The New York Mets have made a few interesting minor moves recently. They signed Vinny Rottino, re-signed Val Pascucci and a couple minor league players, and let Jason Pridie, Nick Evans and Taylor Buchholz walk.
Here’s a rundown of each of those moves.
The signing of the 31-year-old Rottino has the potential to be interesting, if only because he is versatile and could make the big club out of spring training.
Rottino, who has appeared in 26 games for the Milwaukee Brewers and Florida Marlins over a span of four big-league seasons, has mostly been used as a pinch hitter, outfielder and third baseman in his short cups of coffee.
However, in the minor leagues, he has shown the ability to play first base and at catcher.
The Triple-A veteran has both solid, but not stupendous, power and speed. He has swatted over 10 home runs three times and stolen over 10 bases five times in nine minor league seasons and is also a .294 hitter at that level.
Pascucci could also provide solid power off the bench in 2012. However, judging by his career path, he will likely spend most if not all of the season in the minor leagues.
The 33-year-old outfielder appeared in the big leagues in 2011 for the first time since 2004 and hit .273 with a home run in 11 at-bats.
The right-hander, who has been in the Mets system since 2008, has 234 minor league dingers in his 11-year career.
Minor leaguers Jean Luc Blaquiere and Raul Reyes, a catcher and outfielder, respectively, also made a return to the Mets farm system. Both are filler and neither are particularly eye-catching.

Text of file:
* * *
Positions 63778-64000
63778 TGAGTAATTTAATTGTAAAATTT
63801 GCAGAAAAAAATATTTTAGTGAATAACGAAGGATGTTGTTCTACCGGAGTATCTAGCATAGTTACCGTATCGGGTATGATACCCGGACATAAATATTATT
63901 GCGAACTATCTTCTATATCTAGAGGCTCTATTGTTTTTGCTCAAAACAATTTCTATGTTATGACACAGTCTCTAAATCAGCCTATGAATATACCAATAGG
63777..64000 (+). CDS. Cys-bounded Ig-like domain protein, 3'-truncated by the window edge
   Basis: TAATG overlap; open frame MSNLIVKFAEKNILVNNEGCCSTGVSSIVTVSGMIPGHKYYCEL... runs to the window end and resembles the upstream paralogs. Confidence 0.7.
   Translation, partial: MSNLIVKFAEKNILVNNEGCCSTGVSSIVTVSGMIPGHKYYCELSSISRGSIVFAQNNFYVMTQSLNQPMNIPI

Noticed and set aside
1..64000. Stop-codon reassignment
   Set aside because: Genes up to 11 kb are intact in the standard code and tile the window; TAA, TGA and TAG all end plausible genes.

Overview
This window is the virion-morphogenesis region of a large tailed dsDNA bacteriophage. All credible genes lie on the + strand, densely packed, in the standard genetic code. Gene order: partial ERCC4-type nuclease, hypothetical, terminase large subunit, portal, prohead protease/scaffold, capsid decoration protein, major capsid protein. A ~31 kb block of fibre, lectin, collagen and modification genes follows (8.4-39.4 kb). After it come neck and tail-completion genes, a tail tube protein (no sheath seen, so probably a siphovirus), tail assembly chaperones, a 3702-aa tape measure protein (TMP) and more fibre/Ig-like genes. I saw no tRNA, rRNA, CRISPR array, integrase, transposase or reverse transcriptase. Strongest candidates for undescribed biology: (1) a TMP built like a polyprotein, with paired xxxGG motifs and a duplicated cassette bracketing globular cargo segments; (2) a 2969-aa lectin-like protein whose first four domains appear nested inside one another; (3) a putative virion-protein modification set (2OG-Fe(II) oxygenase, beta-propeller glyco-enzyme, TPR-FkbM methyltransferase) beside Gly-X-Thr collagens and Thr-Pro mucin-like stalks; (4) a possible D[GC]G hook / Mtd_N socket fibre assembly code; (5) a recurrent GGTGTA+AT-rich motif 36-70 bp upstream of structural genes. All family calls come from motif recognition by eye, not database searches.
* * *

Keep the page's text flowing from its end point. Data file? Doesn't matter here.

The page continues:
The 25-year-old Blacquiere, who has been in the Mets system since 2006, is a solid defender but a dud with the bat—his .233 batting average and 15 career home runs strike no fear in the heart of any pitcher.
Reyes, 24, has also been in the Mets system since 2006. He is a .253 hitter with some pop—last year, he hit 14 home runs and slugged .457.
Lastly, outfielder Jason Pridie, utility player Nick Evans and relief pitcher Taylor Buchholz became free agents, with the former signing with the Oakland Athletics. A solid defender, Pridie hit .231 in 101 games for the Mets in 2011 and Buchholz had a 3.12 ERA in 23 games.
Evans, who had been up and down with the Mets about a million times since his big-league debut in 2008, was never able to stick with the big league club despite possessing solid power and defensive versatility. 2011 was his longest stay in The Show to date—in 59 games, he hit .246 with four home runs and 25 RBI.
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